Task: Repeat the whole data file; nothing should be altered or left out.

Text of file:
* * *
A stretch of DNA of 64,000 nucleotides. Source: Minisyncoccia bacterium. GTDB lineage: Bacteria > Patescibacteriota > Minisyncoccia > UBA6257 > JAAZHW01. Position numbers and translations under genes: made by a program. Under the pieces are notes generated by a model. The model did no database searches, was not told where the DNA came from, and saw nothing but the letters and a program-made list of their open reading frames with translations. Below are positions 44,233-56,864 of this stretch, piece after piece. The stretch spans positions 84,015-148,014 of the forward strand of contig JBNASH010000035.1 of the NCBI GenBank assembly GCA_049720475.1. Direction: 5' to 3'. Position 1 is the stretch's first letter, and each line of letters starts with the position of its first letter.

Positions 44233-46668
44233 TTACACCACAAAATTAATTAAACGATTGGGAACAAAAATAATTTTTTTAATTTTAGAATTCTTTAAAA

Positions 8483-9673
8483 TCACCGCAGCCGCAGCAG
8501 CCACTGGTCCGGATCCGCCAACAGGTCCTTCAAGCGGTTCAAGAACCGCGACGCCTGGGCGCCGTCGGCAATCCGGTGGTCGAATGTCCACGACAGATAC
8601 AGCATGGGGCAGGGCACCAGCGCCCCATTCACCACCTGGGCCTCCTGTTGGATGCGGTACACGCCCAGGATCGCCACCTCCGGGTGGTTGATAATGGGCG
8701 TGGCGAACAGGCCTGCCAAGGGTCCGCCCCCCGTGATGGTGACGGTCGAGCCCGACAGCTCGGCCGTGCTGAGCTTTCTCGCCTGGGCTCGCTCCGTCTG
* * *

A stretch of DNA of 64,000 nucleotides. Source: Minisyncoccia bacterium. GTDB lineage: Bacteria > Patescibacteriota > Minisyncoccia > UBA6257 > JAAZHW01. Position numbers and translations under genes: made by a program. Under the pieces are notes generated by a model. The model did no database searches, was not told where the DNA came from, and saw nothing but the letters and a program-made list of their open reading frames with translations. Below are positions 44,233-56,864 of this stretch, piece after piece. The stretch spans positions 84,015-148,014 of the forward strand of contig JBNASH010000035.1 of the NCBI GenBank assembly GCA_049720475.1. Direction: 5' to 3'. Position 1 is the stretch's first letter, and each line of letters starts with the position of its first letter.

Positions 44233-46668
44233 TTACACCACAAAATTAATTAAACGATTGGGAACAAAAATAATTTTTTTAATTTTAGAATTCTTTAAAA

Positions 8483-9673
8483 TCACCGCAGCCGCAGCAG
8501 CCACTGGTCCGGATCCGCCAACAGGTCCTTCAAGCGGTTCAAGAACCGCGACGCCTGGGCGCCGTCGGCAATCCGGTGGTCGAATGTCCACGACAGATAC
8601 AGCATGGGGCAGGGCACCAGCGCCCCATTCACCACCTGGGCCTCCTGTTGGATGCGGTACACGCCCAGGATCGCCACCTCCGGGTGGTTGATAATGGGCG
8701 TGGCGAACAGGCCTGCCAAGGGTCCGCCCCCCGTGATGGTGACGGTCGAGCCCGACAGCTCGGCCGTGCTGAGCTTTCTCGCCTGGGCTCGCTCCGTCTG